HOLLYWOOD -- A pair of bandits involved in 33 wildly improbable drug robberies have sold their story to the movies in what amounts to their easiest and most lucrative con job.
Craig Glazer, 28, and Don Woodbeck, 33, likened themselves to Robin Hood. They stole from drug pushers, but they kept the loot for themselves.
They eventually became undercover cops for the attorney general of the state of Kansas before getting busted themselves.
How much of their story may be unadulterated poppycock apparently doesn't bother CBS Theatrical Films which bought screen rights to their story for 'a middle six-figure bundle.'
'The Outlaws,' as they like to be known, compare themselves to Butch Cassidy and the Sundance Kid.
They met in 1968 in a Phoenix, Ariz., saloon after a mysterious killer they identify only as 'J.D.' ripped them off in separate drug-related incidents. They vowed vengeance on J.D. and other underworld drug operators.
It took the vigilante duo a couple of years to get around to J.D. and his 'Prairie Pirates' drug ring, only after they'd robbed drug pushers in Massachusetts, Missouri and Arizona. They shot him up but aren't sure if they killed him.
'We decided the best way to pose as cops,' Glazer said. 'We'd set up a drug buy, show up with the dope and then draw our guns, flash phony police badges, handcuff the dealers and grab the money.
'Drug criminals rarely shoot at cops. All they think about is making bail. But we did have several shootouts and a lot of close calls.
'I was only 18, broke and unable to meet my obligations at Arizona State University when I met Don (Woodbeck). I was looking for some easy money and an adventurous way of life.'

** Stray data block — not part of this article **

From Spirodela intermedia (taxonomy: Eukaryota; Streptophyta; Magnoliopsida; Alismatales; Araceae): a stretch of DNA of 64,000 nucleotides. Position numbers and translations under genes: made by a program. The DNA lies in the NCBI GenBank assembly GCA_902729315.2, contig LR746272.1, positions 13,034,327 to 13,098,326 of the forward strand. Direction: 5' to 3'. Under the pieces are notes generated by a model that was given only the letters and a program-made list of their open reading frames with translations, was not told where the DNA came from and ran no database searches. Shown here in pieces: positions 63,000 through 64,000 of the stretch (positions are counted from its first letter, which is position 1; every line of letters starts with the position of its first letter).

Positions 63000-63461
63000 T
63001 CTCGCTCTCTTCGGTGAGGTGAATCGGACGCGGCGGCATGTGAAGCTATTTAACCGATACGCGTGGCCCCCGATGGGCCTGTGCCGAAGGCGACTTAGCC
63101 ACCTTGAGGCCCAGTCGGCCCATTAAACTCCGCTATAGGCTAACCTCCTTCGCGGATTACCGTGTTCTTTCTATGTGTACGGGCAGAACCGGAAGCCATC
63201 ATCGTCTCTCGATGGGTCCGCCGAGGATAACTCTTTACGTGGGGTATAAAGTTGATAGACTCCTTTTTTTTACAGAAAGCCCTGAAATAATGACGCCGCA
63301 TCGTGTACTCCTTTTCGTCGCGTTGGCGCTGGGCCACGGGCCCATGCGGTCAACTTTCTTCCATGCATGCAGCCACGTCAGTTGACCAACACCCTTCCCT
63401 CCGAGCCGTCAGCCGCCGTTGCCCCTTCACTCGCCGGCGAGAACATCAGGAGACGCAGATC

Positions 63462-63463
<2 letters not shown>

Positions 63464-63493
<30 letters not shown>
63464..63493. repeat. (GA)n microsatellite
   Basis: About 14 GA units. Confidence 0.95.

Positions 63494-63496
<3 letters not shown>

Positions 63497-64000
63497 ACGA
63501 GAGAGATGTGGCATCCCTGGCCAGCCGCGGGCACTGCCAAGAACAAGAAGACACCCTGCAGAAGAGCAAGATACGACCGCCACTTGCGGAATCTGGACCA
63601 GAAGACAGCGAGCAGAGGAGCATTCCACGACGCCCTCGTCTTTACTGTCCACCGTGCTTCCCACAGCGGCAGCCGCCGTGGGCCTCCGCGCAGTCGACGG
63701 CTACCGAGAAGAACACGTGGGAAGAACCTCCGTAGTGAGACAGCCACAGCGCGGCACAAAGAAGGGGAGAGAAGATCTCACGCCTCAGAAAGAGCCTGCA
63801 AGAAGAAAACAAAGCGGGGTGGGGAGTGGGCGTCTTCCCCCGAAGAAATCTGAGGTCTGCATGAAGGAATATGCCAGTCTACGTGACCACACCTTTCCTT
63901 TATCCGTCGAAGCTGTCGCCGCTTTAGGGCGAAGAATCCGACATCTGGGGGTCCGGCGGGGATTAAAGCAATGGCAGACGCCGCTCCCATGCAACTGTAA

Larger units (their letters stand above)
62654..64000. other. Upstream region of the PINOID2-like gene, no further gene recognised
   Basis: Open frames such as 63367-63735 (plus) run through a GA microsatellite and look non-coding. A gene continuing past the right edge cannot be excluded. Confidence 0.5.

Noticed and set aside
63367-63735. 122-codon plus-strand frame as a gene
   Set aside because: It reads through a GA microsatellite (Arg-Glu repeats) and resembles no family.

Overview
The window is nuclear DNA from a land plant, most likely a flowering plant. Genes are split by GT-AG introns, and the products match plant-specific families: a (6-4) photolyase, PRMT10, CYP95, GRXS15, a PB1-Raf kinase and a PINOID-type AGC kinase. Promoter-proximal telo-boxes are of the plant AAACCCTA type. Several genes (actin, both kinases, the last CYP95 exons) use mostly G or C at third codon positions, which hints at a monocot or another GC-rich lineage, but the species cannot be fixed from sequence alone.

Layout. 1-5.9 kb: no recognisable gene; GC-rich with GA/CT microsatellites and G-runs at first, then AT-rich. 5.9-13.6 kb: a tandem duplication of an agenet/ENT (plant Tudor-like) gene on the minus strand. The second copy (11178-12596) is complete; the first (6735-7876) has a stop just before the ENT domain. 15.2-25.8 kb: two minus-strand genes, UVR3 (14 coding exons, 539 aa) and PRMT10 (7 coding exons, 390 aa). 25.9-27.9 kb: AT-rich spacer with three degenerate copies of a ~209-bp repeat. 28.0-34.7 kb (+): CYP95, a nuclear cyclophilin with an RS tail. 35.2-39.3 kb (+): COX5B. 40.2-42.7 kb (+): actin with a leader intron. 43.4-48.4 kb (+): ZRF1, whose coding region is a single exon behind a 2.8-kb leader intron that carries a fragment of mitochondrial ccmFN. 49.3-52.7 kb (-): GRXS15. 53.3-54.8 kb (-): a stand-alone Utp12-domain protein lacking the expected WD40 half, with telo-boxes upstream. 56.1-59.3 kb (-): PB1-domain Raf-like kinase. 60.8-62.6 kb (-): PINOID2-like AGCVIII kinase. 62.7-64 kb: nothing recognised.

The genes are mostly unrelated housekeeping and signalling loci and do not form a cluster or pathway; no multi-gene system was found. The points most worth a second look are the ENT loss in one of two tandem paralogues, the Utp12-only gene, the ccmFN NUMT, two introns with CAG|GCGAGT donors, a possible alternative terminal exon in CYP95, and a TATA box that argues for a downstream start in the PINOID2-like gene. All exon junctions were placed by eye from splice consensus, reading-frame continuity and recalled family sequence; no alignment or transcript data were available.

Woodbeck, a big, rough-looking hard case, returned from Vietnam with two bronze stars and two purple hearts only to discover he was despised by the hippies and flower children of the '60s.
He turned to drug and gun-running with J.D., making many trips to Colombia and Mexico to bring drugs, mostly marijuana, back to this country.
It was only when he threatened to quit, along with four others, that Woodbeck was taken into the desert to be 'executed' by J.D. and his killers. They murdered three of the five dissidents, according to Woodbeck.
'After I met Craig, circumstances took us to Boston where we pulled our first sting,' Woodbeck said. 'We got $38,000 from 13 hoods by pulling guns and badges on them. We gave half the money back to the guy they'd ripped off.
'After that we were in business. My brother acted as intermediary. People who had been robbed and abused by drug peddlers got in touch with us and we'd set them up.
'There were four shootouts, real tough gunplay during our three years of activity. I won't say whether we killed anybody. But we did put some of those dealers out of business, that's for sure.'
Glazer and Woodbeck wore disguises, posed as law officers of every kind, including IRS investigators. They played roles like a pair of ham actors and involved 10 or so pals from Phoenix as back-up 'cops' for big operations.
No matter how thin you slice it, they were commiting armed robbery. The fact that their victims were criminals made little difference to federal, state and city cops wherever the duo operated.
Police departments took a dim view of these amateurs who carried unregistered guns and illegally impersonated officers of the law.
They gained brief respectability in 1974 as undercover investigators for Vern Miller, then attorney general of Kansas. But they blew their legitimacy when they were convicted of framing two men on cocaine charges.
Glazer, whose family owns a restaurant in Kansas City, managed to beat the rap after many years. Woodbeck served some time in Arizona on a previous charge.
The boys broke up after that. Glazer worked in the restaurant. Woodbeck went into the restaurant business in San Diego.
Last year they joined forces to make a few bucks from their exploits. Woodbeck had written a book manuscript but it was Glazer's letter to 10 movie contacts that resulted in five replies.
CBS Theatrics will bring their story to movie theaters sometime next year.
As for bad old J.D., the boys don't know if he's still alive. They still look over their shoulders a lot.